Having a firewall deals with some security issues (e.g. hacking attempts through the firewall) but not others (viruses in Emails). This is why having up to date antivirus software on your computer is important - it adds another line of defence and makes up for things the firewall can't do.
In fact, some firewalls can check the contents of what is going through but we will come to that later - in most cases they can't or don't and you should assume that is the case.
We have seen that our firewall can do a pretty good job of keeping the riff-raff out but that we also still need some additional security measures in place. However, there is also one major issue with our firewall bouncer that is more difficult to manage.
Unlike our real-world bouncer, our firewall bouncer will almost always be told that "Anyone already in the venue can invite anyone else in regardless of who they are, where they are from, what they are wearing etc.". Imagine being the bouncer at a real-world venue where that rule applied - there would be chaos!
It seems alarming that a firewall would do that but if it didn't you wouldn't be able to read this article. Your device is sitting behind the firewall and it says, I would like to read this article. If this rule didn't apply, the firewall would see the article arrive but it hasn't been told who it needs to go to and to be honest it looks a bit suspect so ... on your way. The rule makes sense then.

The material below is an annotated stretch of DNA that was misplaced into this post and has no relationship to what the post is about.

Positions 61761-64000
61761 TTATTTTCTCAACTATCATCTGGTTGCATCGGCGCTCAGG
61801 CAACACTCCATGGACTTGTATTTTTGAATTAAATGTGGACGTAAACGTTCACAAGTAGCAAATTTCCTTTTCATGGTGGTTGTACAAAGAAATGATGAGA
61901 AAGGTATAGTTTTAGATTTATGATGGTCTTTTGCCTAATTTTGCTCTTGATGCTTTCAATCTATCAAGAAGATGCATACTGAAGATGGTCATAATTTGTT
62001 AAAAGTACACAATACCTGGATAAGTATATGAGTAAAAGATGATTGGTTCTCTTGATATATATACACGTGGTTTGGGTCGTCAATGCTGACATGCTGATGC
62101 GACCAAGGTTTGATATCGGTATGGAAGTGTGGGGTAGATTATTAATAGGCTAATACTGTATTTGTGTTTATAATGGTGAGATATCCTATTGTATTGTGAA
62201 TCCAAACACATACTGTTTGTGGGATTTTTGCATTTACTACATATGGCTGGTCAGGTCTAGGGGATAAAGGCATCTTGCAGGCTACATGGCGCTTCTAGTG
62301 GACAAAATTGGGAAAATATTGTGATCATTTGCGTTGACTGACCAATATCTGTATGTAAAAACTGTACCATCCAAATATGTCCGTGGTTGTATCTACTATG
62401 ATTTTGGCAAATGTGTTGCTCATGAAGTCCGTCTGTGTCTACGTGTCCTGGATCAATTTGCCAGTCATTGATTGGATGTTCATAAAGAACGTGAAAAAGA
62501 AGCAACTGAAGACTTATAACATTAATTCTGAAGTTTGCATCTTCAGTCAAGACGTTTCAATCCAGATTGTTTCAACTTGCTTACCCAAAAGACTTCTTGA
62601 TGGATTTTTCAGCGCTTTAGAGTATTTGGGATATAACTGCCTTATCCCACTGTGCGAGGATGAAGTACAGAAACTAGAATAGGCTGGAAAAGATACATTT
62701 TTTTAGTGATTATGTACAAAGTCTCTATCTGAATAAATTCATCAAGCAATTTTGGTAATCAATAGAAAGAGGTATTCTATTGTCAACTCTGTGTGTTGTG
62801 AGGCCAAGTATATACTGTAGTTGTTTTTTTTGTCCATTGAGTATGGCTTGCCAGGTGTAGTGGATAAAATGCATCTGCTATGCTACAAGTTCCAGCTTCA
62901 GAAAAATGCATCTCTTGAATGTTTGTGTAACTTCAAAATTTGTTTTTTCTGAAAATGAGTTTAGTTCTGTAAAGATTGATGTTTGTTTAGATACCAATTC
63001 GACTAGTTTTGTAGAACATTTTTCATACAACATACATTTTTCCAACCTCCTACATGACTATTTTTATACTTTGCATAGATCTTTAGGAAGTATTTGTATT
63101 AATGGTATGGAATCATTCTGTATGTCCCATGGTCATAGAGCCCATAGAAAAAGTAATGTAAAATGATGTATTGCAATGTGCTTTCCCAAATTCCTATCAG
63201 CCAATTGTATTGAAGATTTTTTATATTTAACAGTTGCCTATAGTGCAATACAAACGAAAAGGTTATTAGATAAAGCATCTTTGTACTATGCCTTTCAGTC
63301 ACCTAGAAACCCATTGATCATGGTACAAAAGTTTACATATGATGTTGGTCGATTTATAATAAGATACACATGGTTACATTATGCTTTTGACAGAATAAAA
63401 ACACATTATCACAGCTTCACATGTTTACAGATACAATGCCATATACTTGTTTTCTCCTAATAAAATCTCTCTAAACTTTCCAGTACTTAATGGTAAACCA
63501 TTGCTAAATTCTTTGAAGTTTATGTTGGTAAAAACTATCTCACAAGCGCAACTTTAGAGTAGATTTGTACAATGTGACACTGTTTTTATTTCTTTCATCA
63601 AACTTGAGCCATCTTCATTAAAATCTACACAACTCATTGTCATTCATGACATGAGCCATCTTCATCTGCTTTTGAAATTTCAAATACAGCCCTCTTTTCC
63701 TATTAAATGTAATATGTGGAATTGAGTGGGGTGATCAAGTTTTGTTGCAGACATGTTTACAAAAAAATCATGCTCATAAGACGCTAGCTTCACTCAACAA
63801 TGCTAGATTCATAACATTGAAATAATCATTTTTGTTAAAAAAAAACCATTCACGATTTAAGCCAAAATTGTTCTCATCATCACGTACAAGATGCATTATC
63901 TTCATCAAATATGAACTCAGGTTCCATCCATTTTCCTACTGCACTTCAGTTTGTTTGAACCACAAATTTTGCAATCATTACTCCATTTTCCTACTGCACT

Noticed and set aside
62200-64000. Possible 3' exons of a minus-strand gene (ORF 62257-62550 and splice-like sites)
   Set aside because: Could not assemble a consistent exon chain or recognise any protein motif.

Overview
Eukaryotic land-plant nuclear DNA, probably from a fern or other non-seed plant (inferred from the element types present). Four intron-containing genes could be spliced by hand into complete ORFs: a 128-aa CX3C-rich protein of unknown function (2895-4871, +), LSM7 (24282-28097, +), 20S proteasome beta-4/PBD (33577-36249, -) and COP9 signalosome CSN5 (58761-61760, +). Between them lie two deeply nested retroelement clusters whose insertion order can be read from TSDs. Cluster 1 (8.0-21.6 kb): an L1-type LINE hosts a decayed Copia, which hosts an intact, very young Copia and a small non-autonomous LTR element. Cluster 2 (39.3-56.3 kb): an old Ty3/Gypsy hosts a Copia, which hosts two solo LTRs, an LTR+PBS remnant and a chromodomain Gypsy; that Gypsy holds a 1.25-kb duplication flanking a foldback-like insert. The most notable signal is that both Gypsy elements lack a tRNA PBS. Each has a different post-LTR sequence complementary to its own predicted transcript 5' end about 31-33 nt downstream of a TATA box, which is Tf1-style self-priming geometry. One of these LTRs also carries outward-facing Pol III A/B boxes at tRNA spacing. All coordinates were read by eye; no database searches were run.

However, in very secure environments this would usually be adjusted so that anything leaving would also be subjected to some checks. For example, if something inside tried to send an Email but it wasn't the organisation Email server then it wouldn't allow the Email out. The assumption being made with the rule is that it could be a virus sending Emails to everyone it can find and so should be stopped.